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    I'm not so sure about this. I think they actually can/ DO go dormant. Where I am, they are corm hardy, which means they die back to the ground. (most people cut them down after the first frost) but the corms stay alive in a dormant stage during the colder months. So they most definitely do not need much light nor water during cold months of storage. I know this because I have seen people store them in different ways, most of which they get no light. There are plenty of yards around here with differing varieties of Banana, and I can tell you both the Red Abyssinian (Ensete ventricosum 'Maurellii',), and Musa Basjoo are left out year around, and come back bigger and better each year. Some heavily mulch over top the corm during winter, some do not. But this does suggest that they do NOT need any light when they go into a dormant stage. Remember, Banana's are actually a grass, and like grass, they can be cut down, and regrow from the cut, and can also go dormant in cold weather so long as the corm does not rot/ fully freeze.

    Here is my response to someone asking about overwintering Musa Basjoo in another thread.

     
  11. betwixtapair

    betwixtapair Member

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    Actually, bananas ARE NOT a grass, as stated above. They are an herb.
     
  12. lansur

    lansur Member

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    Hi, I too am from Langley BC and I failed to save a banana tree last year. It rotted from the mulch (used leaves which became soggy). This year I have a gorgeous new red banana plant that I have cut the leaves off leaving a stem of about 3 feet. I have bubble wrap in the wings ready for wrapping the plant after I get suitable mulch. Does anyone have recommendations for some insulation other than leaves? I'm told by some bloggers that I should use the banana leaves for insulation but likely don't have enough and they are very wet - as most know, banana plants contain much water. Should I spray with funcicide? Will bubble wrap 'cook' the plant? Thanks in advance. Gordon
     
  13. lorax

    lorax Rising Contributor

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    Bubble wrap and frost cloth were always my go-tos when I was in Canada - and if you're worried about harder chills, wrap the stem in conventional (ie incandescent) christmas lights - the heat they generate is enough to keep frost off, but not enough to cook the plant.
     
  14. ajprevost

    ajprevost New Member

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    The more I read, the more unsure I am about trying to save my 2 potted Red Abyssinians over the winter here in North Vancouver BC. I don't have room in my small condo to bring in two 6 foot plants, and I don't have any cold storage options. All the I have is my terrace (facing north) and a corner along the fence which is has a balcony overhead (and near my patio window). I don't know anything about the Red Abyssinians other then both having become such beautiful plants which I would hate to lose. I was thinking that my only option was to create a temporary plastic shelter in that corner under the balcony and set the two pots on a piece of insulation foam (2") to insulate the pots from the cold ceramic floor; and maybe wrapping some insulation around the pots.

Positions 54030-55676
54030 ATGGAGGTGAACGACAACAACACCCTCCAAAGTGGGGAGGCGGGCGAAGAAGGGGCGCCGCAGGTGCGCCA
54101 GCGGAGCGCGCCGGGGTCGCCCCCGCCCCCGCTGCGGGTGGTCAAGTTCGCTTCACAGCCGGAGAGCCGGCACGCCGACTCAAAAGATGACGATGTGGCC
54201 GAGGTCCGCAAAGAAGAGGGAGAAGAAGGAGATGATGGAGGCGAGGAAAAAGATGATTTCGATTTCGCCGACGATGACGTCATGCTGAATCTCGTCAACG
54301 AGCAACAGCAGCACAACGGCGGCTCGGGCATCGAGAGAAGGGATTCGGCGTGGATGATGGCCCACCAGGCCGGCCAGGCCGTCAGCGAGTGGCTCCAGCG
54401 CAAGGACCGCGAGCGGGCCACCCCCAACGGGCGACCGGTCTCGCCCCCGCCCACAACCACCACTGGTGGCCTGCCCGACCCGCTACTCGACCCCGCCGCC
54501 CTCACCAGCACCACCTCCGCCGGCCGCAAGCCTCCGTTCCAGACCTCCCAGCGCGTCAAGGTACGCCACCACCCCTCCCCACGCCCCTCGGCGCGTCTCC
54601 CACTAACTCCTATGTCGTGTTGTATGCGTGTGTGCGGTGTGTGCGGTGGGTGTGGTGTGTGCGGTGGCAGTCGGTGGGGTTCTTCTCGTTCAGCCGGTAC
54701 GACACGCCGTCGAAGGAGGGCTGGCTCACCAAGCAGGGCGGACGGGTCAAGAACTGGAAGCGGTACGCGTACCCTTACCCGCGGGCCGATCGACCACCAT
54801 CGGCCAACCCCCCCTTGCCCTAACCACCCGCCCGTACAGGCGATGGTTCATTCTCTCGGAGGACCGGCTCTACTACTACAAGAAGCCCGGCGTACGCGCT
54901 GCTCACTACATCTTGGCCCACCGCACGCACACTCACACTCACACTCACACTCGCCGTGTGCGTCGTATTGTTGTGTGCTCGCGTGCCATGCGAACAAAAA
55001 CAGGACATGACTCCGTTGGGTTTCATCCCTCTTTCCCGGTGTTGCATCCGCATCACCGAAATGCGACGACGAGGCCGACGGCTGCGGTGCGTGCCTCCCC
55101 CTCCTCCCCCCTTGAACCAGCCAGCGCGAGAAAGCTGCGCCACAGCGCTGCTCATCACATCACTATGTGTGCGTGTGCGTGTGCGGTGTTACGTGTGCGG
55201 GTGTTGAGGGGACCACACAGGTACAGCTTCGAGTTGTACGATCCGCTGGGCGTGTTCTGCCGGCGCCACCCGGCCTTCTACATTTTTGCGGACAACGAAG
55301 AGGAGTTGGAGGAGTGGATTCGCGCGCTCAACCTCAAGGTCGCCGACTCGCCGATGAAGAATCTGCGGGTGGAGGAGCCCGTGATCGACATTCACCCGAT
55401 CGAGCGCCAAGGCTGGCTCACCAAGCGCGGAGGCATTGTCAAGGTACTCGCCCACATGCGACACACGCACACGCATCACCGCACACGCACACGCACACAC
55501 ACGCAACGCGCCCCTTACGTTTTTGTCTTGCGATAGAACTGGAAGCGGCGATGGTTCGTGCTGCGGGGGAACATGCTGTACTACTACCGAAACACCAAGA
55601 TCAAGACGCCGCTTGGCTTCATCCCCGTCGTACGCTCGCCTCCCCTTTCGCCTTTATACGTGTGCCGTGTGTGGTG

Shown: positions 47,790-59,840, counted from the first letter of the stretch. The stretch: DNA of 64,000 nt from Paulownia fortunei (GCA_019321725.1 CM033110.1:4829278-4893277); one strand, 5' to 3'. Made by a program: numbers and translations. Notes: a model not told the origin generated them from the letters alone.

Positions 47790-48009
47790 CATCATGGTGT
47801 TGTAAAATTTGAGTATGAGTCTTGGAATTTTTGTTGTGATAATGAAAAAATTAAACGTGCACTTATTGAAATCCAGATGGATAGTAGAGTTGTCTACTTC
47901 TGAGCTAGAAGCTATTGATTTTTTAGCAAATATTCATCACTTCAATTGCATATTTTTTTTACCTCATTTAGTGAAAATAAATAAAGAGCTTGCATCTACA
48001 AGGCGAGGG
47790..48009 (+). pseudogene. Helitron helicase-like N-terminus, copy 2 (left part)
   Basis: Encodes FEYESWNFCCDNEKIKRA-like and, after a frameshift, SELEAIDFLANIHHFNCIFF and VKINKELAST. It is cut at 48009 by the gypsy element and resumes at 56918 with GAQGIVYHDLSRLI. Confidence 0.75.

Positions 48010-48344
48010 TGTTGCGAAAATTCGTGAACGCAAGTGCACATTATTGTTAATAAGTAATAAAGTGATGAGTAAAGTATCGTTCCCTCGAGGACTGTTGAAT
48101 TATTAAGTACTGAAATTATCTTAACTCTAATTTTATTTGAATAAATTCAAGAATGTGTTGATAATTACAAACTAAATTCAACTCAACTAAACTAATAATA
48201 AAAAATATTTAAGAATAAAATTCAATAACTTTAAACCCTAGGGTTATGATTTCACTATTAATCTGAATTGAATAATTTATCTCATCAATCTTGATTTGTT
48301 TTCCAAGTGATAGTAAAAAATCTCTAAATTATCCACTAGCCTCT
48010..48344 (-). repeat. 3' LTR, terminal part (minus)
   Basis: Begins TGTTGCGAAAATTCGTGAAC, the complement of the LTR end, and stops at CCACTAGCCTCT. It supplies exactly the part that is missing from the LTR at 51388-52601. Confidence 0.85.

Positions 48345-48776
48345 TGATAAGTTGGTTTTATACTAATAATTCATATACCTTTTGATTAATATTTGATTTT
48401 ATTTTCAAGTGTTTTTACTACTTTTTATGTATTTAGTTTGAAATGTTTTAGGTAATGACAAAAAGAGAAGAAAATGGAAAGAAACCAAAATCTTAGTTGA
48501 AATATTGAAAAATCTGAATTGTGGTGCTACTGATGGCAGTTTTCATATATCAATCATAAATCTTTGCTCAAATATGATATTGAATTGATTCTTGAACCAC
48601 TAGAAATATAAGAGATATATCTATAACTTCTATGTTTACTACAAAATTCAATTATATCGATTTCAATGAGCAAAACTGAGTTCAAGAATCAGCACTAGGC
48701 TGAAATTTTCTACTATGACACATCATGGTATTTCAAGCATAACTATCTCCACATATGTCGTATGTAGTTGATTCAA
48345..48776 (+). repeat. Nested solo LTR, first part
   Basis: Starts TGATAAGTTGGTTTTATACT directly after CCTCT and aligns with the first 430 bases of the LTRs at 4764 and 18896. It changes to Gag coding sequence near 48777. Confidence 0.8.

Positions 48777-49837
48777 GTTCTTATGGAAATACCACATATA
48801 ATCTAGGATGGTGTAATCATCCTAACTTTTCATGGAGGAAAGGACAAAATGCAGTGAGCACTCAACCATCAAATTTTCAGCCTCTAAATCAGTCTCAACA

Some suggest cutting the plants down to 3 - 4 feet and then protecting them with leaf mulch. I don't have access to leaf mulch as I only have over a dozen potted cedars on my terrace.

    Am I just best to try the plastic shelter idea? I don't have any outdoor plug-ins to add any heating of any kind, unless I run an extension chord out the my patio door and leave it partly ajar... I'm wondering whether, given that I have one storage option on my terrace in any case, it is just as well to leave the plants without cutting it down.

    I may be fighting a lost cause, but I just love these two beautiful plants.
     
  15. Aisya

    Aisya Member

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    Its an Ensete which needs draining before storing.

    Ensete do not tolerate freeze. Normally kept indoors, example might be an attic or conservatory.

    Here is a site on storing.
    Wintering over your Red Abyssinian Banana (Ensete ventricosum 'Maureli')

    Good luck everyone, hope they come through winter. I use mine as bedding plants due to no real frost free place.
     
  16. DonGab

    DonGab New Member

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    We brought a couple home in a pot from a nursery about 12 years ago. After two years they outgrew the pots so I planted them permanently in a planter. I use to try and cover them for the winter until they got about 6' tall. After that I just piled some mulch around the bases. The leaves would freeze and turn brown during the winter but in the spring I would just hack the stalk back until I saw life in the centre of the stalk and new growth would push up from there. Last winter was warm enough that the leaves really didn't freeze and new leaves started from the top. A couple are over 12' tall already this spring. Last year three plants produced a flower stalk and small bananas. The stalk dies after it has flowered and I cut them back to ground level. The plants also push up "pups" from the roots. I have to keep thinning them out by cutting them away from the root and giving them away to friends and anyone that wants some.